2007-09-20 / News

Consultants want your village vision ideas

By Michaela Kennedy

"Jamestown Vision: Planning for the Future of our Village," is the theme of a series of town workshops that began last week, focusing on downtown development. A cross-section of community representatives was invited to the first meeting on Sept. 12 to discuss mobilizing Jamestowners for involvement in the planning process.

Architect Donald Powers and his team of urban designers talked with 30 or so guests about the "power of network." Connectors, or "stakeholders," are asked to share the buzz about the information and opinion gathering process and what it will produce for the future of Jamestown, Powers noted.

"We believe that our public places, neighborhoods, and individual structures are the stage on which the life of the community is expressed and that the design of these places can have a strong effect on the community," flashed across a screen at the opening of a slide show at the workshop. Powers emphasized that his 11-person firm was dedicated to making a community, repairing a community, "or in this case, preserving a community."

Powers referred to cities, towns and neighborhoods that were built pre-war (referring to the World Wars), and have been threatened because of zoning laws. "We understand how to put the zoning and the coding in place to make it work," he said.

The architectural company has helped create new communities, with Reynolds Farm, a development in North Kingstown, as an example. The company also built a whole town on Cape Cod from scratch. "Planning is the architecture," Powers said.

Powers explained that the team was trying to elicit from the town what patterns, textures and images are valuable to residents. He mentioned a good way to preserve farmland was through cluster development. He also mentioned affordable housing. "A good design eliminates the stigma of affordable housing," he said.

Powers noted that some people see development as a bad thing. "Development, when conceived properly, can add to the quality of everyday life," he suggested. "It's difficult to convince someone who has been burned by 40 years of development."

Residents are specifically encouraged to:

• Explore the Web site, www. jamestownvision.org.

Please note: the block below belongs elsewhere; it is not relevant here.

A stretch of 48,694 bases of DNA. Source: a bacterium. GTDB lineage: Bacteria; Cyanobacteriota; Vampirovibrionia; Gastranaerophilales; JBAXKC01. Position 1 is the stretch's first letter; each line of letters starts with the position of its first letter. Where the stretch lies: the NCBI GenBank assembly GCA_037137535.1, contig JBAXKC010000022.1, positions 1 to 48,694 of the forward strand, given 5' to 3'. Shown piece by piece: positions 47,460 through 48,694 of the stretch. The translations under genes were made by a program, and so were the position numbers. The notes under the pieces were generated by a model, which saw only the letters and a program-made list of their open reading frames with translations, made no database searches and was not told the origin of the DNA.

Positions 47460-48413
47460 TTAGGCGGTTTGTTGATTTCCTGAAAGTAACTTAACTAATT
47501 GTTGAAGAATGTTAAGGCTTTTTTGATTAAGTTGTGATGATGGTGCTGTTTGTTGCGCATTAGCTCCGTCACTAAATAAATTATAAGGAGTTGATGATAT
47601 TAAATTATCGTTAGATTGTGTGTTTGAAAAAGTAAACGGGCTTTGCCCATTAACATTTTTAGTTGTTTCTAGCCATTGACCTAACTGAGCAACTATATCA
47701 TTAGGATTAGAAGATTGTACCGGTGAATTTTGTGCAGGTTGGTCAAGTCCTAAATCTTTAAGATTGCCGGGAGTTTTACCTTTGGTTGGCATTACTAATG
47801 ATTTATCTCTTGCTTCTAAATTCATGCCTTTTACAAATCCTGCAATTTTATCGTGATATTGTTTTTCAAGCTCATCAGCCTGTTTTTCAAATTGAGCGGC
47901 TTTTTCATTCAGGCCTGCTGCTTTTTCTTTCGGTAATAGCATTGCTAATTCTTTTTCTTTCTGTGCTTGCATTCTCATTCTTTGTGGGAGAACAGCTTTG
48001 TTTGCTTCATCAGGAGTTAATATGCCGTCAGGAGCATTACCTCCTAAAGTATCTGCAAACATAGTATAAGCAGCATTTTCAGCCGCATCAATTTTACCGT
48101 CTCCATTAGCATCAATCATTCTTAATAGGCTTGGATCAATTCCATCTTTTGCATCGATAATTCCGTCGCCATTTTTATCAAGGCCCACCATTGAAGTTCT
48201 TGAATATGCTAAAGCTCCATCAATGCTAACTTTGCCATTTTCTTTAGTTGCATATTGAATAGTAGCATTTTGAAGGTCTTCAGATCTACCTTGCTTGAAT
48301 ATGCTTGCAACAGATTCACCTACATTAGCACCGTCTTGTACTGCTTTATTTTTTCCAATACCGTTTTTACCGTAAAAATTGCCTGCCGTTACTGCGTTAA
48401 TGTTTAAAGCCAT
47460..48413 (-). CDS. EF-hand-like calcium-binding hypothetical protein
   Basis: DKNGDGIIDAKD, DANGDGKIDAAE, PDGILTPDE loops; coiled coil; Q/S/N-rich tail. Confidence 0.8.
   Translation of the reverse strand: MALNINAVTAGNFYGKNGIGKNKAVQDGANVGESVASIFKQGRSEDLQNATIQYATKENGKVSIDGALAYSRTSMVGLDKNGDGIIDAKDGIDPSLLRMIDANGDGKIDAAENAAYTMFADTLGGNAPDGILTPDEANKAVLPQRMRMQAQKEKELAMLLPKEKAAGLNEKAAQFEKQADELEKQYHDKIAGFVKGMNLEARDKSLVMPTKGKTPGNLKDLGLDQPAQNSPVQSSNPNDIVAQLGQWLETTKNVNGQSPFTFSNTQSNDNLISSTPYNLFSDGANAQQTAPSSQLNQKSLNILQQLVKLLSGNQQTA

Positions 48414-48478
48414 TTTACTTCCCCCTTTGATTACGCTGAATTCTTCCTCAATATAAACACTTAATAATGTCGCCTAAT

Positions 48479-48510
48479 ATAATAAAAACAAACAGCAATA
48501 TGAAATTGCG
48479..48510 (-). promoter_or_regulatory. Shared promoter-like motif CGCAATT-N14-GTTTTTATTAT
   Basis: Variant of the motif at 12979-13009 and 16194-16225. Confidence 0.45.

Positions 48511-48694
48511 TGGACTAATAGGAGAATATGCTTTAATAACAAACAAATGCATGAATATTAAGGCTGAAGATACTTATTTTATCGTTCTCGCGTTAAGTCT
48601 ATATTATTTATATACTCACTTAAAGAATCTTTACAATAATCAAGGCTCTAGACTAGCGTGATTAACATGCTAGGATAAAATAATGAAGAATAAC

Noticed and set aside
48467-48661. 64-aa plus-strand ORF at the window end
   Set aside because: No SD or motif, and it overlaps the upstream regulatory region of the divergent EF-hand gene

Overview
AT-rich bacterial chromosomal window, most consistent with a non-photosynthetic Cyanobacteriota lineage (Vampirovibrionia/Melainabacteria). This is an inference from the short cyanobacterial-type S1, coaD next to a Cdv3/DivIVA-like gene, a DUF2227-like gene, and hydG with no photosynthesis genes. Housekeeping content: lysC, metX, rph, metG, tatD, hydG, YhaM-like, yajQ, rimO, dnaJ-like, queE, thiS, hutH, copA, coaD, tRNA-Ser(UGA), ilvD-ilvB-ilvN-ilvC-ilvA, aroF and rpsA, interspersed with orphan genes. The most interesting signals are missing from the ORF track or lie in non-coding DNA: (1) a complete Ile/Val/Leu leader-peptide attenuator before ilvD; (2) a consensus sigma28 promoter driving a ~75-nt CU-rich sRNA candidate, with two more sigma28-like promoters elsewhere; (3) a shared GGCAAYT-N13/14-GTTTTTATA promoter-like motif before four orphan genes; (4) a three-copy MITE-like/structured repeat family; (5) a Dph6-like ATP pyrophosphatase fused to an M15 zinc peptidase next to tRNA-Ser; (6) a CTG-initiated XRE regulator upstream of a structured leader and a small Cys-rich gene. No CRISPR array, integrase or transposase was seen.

• Complete the online survey, which is open to all residents until the charrette ends.

• Participate in the Jamestown Vision Workshop on Sept. 27.

• Express their views in the public parts of sessions during the 5-day charrette, Oct 15 to 19.

The team proposed to set up a studio for an intense design session, punctuated by stakeholder meetings. Workshop facilitator Robert Leaver explained the gatherings as more intimate where people can say what's on their minds, "more so than a large public meeting."

Participants introduced themselves and shared their interests in the process.

Nick Robertson, a former town councilman, asked the team to address costs that will accompany a new ordinance. "Everything you do ends up costing the businessman somewhere down the line," he said.

Fred Pease, another former councilman, addressed costs as well. "It's a shame that a kid who grows up here doesn't have a prayer of living here. If you can fix that, then you are worth the money we pay you," he said.

Attorney John Murphy stood up to say Jamestown has been a victim of zoning and planning. He pointed out Shoreby Hill, a beautiful example of architecture developed by a private builder. "We have had a modern zoning ordinance since 1964, and some horrible things have been built," he added.

Randall Tyson, of Seaside, spoke of the need to get people involved from the far reaches of the island. "Find out what the makeup of the (municipal) boards are, and see if you're getting a fair representation," he suggested.

Town councilman William Kelly said he hoped to get a clear understanding of affordable housing for the community. "A large faction of the community has a misconception about what affordable housing is," he noted. Kelly suggested reaching out to high school and college students for a younger generation's point of view.

Other business people, town officials, and candidates for office offered opinions about preservation and the direction of development. At times comments became heated. Library board member Jane Bentley stood up to explain that, because of some recent controversial town issues, the consultants might be headed into a "hornet's nest." They responded with smiles and joked that the town should not think they were "not going into this petrified." Bentley put out a plea to the audience that everyone should work together and "leave their personal agendas at the door."

The consultants encouraged all to go out and invite all residents to the visioning meeting on Sept. 27, to be held at the community center. At least 200 or more are expected to attend, Powers said. "We hope it's a donnybrook," he said.

Powers wrapped up by saying the comprehensive community plan was statement of intent. "Our job is to create the tools to make the intent," he said.

Four products the planning process will produce are:

• Design guidelines for development.

• A form-based zoning code that will guide developers to align with and evolve local character.

• A pattern book of examples of buildings that conform to the code.

• A planning process that can be used in the future.

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